Saturday, August 06, 2011

Saved by Tortilla: 50 years a vegetarian

Being vegetarian most of my life, there are numerous stories that illustrate the problems associated with not eating meat or fish in a world where meat and fish dominates people's daily food. Having travelled extensively in the past it now seems quite strange that I choose to settle in the one country where being vegetarian is akin to being an alien.

I must say that we have found one or two vegetarian restaurants in Spain that are excellent but on the whole, especially in Asturias, vegetarians are not catered for. The dialogue usually goes along the following lines when ordering food in a bar or restaurant:

Me: I am vegetarian, I do not eat meat or fish, what can you serve me?
Waiter: We have lovely liver.
Me: No meat, fish or offal.
Waiter: We have seafood, lovely seafood.
Me: No meat, fish, offal or seafood.
Waiter: Ah, we have vegetable soup.
Me: Does it have ham or a ham bone in it?
Waiter: Yes, but that is only for flavour...
Me: Can you do scrambled eggs?
Waiter: Yes but they have sea urchin eggs in.
Me: Can you ask if they can do the eggs without sea urchin eggs?

At this point, the waiter usually slopes off into the kitchen and after a few minutes, the cook (granny), assistant cook (daughter), the washer up (grand daughter) and whoever else happens to be in the kitchen, appear with their heads peering around a half open door trying to spot this strange alien  - mind you, he is English....

Some restaurants in the past have refused to cook anything other than what appears in the menu whilst others offer a simple egg dish or plain salad. In the majority of cases, the one life saver that can always be relied upon for sustenance is Tortilla - even then you have to be careful that it is a plain tortilla and not cooked with chorizo, ham or tuna fish. Here is our recipe for a life saving Tortilla.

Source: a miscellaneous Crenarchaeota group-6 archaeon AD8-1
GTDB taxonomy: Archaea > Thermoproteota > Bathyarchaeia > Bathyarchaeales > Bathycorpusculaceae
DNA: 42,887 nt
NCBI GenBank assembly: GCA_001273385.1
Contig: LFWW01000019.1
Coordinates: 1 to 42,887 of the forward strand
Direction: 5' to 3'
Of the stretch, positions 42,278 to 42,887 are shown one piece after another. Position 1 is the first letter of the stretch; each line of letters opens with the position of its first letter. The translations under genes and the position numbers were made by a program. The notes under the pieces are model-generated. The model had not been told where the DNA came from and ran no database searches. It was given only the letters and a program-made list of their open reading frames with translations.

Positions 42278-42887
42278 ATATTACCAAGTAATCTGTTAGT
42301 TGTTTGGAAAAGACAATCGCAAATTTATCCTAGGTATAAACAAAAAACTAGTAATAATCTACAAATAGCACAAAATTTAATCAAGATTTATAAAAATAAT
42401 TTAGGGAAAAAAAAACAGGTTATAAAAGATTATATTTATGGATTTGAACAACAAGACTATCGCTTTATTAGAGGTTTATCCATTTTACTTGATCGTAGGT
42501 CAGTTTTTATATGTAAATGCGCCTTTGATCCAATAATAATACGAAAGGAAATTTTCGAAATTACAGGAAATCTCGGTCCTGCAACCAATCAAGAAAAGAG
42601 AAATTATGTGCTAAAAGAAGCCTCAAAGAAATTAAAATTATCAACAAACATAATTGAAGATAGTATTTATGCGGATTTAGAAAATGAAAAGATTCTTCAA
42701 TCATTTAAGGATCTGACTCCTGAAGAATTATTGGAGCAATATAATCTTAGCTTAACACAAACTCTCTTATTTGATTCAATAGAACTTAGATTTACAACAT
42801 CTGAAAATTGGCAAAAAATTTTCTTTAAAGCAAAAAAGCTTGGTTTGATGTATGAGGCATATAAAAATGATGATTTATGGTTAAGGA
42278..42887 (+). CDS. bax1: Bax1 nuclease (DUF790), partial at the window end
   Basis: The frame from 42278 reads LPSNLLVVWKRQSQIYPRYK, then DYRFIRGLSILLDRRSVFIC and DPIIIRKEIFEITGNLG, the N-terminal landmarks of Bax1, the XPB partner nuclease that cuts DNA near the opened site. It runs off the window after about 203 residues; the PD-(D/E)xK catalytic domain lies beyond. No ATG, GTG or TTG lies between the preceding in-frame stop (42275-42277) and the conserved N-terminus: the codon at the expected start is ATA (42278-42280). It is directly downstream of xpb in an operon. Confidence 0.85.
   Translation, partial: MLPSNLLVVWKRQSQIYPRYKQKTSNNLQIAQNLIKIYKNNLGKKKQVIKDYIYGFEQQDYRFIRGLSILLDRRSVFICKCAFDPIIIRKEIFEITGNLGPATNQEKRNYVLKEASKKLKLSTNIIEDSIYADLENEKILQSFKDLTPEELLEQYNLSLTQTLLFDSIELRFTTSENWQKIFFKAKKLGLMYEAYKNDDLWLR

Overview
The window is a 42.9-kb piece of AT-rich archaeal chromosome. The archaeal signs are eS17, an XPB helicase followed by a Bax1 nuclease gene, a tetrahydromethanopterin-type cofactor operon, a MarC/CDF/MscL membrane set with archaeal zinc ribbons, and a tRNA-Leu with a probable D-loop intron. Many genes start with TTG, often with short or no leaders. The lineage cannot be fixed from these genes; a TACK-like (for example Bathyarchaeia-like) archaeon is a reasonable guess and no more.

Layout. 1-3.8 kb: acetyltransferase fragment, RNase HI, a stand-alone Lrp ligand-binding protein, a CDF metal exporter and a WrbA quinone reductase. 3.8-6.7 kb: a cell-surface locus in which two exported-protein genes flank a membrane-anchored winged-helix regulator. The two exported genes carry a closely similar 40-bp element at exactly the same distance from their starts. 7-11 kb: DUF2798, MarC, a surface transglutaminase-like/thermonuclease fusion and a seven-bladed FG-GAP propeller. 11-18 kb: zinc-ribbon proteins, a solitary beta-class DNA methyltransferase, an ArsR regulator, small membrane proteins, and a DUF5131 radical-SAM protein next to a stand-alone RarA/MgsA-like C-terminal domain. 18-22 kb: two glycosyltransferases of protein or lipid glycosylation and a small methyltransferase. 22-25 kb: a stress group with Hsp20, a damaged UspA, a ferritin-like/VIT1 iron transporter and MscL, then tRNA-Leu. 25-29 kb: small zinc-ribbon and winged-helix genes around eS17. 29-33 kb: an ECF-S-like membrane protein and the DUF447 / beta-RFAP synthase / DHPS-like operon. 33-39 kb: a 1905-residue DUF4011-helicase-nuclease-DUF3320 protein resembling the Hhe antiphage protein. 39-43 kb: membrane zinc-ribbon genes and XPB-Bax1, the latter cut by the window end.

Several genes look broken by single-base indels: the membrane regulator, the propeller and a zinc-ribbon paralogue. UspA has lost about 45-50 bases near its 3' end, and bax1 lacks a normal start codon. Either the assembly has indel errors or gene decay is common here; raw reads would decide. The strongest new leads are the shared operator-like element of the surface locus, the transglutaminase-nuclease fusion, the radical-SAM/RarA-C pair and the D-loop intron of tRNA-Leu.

Tortilla de patatas

Peel and dice enough potato to fill a non-stick frying pan, add one finely chopped onion. Sauté in olive oil until the potato and onion is cooked and slightly browned and caramalised. A lid can be used to speed up the frying and reduce the amount of oil used. Season with salt.

Meanwhile, whisk about 6 eggs (for an average sized frying pan) and add any herbs you fancy. Thyme or sage work well but are not traditionally used.

Add the cooked potato and onion to the egg mixture and mix carefully - a thickish creamy consistency is required. Add a touch more oil to the pan, bring to heat then add the mixture to the pan. Cook for several minutes until browned and partially set (steam vents come out of the mixture). Turning at this stage can be problematic but here in Spain we use a special plate with a handle on but a dinner plate could be used if need be. Put the plate on the tortilla over the pan, lift and quickly turn the pan and plate. Add a touch more oil to the pan and bring to heat, carefully slide the tortilla back into the pan until cooked to taste.

Remove from the pan by turning with the plate and pan again, leave to cool and serve with fresh salad. A life saver!


  1. The normal response that we found in Galicia was Ah, you do not like to our food!
    Imagine what response you would get if you were a vegan.

  2. A plate with a handle? Wow, you guys are high-tech! V likes his with red and green peppers and a touch of garlic.

  3. Simple yet good. I'll have to try this soon!
    I remember travelling in Germany and the Nederlands in the 60s, it was an eye opener to see good veggie restaurants!!


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